electric drill trigger vibration sensors.
This girl quickly moves her finger away from the thorn to stop the pain.

Tickly feelings result
from a light and unexpected touch.

Sensitive fingertips full of receptors are able to tell coins apart.


How many touch receptors are in a fingertip?

Touchy feely
Free nerve endings respond to heat, cold, and pain. Surface of skin The Ruffini ending responds to firm or continuous touch.

Under the skin
Dead cells form the surface of your skin. Below that lie sweat glands, hair follicles, and different types of sensory receptors.
The Pacinian corpuscle responds to firm pressure and vibration. Fat


. . . . th e m essage shoots off to th

n.... i e bra

Sensitive bits
Skin contains more touch receptors than any other part of the body. But some areas are more sensitive than others.
Fingertips are packed with sensors, especially light pressure receptors. Lips have very thin skin which is good at detecting heat and cold. Toes are very sensitive, but thick skin makes the heel less sensitive.

Braille was invented over 150 years ago.

nt get i o it
Reading by touch Braille is a system that uses raised dots to represent letters and numbers. It was invented so that people with bad eyesight would be able to read by feeling the page with their fingertips instead of looking at words.
Put one finger in cold water, one in hot, then put both in warm water. The water feels cold to the hot-water finger and hot to the cold-water finger.


About 3,000. That’s roughly the same as on the whole of the trunk of your body.



senses Different tastes
There are five types of tastes – bitter, sour, salty, sweet, and umami.
Bitter foods, such as coffee can be bad for you. Most poisons are bitter. Sour foods include lemon
and vinegar. Food that has “gone off” tastes sour.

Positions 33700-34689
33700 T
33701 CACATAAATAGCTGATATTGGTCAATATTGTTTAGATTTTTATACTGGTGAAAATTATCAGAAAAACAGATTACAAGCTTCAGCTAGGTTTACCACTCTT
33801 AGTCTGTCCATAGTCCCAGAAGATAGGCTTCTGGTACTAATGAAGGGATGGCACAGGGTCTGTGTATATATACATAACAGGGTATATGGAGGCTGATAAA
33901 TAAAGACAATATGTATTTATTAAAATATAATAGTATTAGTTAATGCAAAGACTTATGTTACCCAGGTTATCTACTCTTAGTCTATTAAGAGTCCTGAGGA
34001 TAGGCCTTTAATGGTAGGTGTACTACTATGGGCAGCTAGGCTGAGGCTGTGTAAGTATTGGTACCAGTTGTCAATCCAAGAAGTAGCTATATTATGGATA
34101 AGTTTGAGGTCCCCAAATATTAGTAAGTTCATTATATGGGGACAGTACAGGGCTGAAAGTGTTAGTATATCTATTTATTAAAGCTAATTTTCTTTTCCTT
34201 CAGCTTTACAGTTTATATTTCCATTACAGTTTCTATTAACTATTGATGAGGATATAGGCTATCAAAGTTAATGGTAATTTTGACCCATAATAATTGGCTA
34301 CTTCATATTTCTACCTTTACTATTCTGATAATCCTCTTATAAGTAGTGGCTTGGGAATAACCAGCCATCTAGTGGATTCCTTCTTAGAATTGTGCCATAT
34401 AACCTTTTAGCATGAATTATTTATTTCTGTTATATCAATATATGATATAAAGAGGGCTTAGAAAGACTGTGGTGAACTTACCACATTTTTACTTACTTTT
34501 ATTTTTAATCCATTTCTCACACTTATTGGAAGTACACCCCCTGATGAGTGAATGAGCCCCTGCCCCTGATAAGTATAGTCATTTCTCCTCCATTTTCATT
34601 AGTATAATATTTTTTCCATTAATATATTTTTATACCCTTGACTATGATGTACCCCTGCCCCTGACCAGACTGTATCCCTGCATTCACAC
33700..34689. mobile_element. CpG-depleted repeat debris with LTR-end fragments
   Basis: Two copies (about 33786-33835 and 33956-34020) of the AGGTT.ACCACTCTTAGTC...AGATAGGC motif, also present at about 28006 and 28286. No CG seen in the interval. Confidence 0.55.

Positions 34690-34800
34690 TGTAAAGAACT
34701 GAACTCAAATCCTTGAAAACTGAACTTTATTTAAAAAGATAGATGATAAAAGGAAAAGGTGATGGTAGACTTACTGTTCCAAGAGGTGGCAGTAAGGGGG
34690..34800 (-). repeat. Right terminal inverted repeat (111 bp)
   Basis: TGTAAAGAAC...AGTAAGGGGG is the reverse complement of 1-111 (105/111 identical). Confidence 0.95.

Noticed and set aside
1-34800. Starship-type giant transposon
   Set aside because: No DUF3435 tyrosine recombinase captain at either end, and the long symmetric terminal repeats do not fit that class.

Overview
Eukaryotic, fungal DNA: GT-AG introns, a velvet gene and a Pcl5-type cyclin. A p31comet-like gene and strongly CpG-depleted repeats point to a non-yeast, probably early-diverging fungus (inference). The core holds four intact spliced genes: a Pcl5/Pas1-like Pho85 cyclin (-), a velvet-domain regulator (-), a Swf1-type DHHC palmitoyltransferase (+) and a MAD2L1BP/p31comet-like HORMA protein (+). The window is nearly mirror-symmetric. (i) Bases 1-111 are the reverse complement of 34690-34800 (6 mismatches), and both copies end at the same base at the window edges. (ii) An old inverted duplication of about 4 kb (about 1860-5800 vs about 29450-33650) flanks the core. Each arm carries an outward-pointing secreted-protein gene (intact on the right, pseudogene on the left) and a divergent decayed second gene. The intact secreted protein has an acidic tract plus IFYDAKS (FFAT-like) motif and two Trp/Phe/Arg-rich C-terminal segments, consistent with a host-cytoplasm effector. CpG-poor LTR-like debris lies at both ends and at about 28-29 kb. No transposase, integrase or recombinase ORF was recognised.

Taste and smell
We need to eat and drink to survive, but taste and smell are what make these everyday activities so enjoyable.
Taste detector
Your tongue is a big muscle covered in clusters of taste buds. Each cluster recognizes a particular kind of taste.

Salt detecting taste buds can be found on the lips as well as on the tongue. Sweet foods naturally
attract us. Our first food – milk – is sweet.

Bitter Sour Sour

Umami is the savoury
taste of foods like soy sauce and mushrooms.




nt g et i o i t
Try putting sugar on different places on your tongue. It tastes sweeter in some places than others. Now try salt, lemon juice, and coffee.

Taste buds Saliva in your mouth dissolves your food. The food washes over tiny taste buds between the bumps on your tongue. Taste buds recognize different flavours.

10,000 t



ud b

are crammed s


o rt you


How much saliva does an average person produce in a day?

ng ue .

and smell Sensitive nose Much of what we think of as taste is actually smell. lls 1000-1500 millilitres (35-53 fl oz). s me 37 . tiny hairs in your nose get clogged with mucus. The back of your nose is linked to your mouth so you can smell your food as you chew it. . Your nose and mouth are linked at the throat. S om s can rec ogn nose e iz e1 00 0. These cells link directly to your brain.Taste Runny nose When you have a cold. This stops them wafting smell particles deep into your nose and makes it difficult to smell – and taste – things.0 diff eren t Smell receptors Special cells deep inside your nose recognize scent particles floating in the air.

On the outside. so your eyes move together. o ur eyes could d . a aw mile) ri s as a i s as fin un ger p The muscles surrounding your eyeball make precise movements so you can smoothly track moving objects. Two-thirds of the information we take in comes from our eyes. ue t iq i n r n At igh t. Pupil Sclera Iris et ec ta lighted c dle an 38 What is the sleep that collects in our eyes? 1. and some of the sclera.6 km (1 Hidden away Most of your eye nestles safely in its socket and is protected by pads of fat. You use both eyes when you look at something.Brain and senses Wandering eyes Six muscles control each eye. pupil. Sclera (or white of the eye) Iris Look out! Sight is the body’s main sense and the main way we learn about our surroundings. An i Pupil Eyelid y. The middle of the eyeball is filled with fluid. you can see the iris.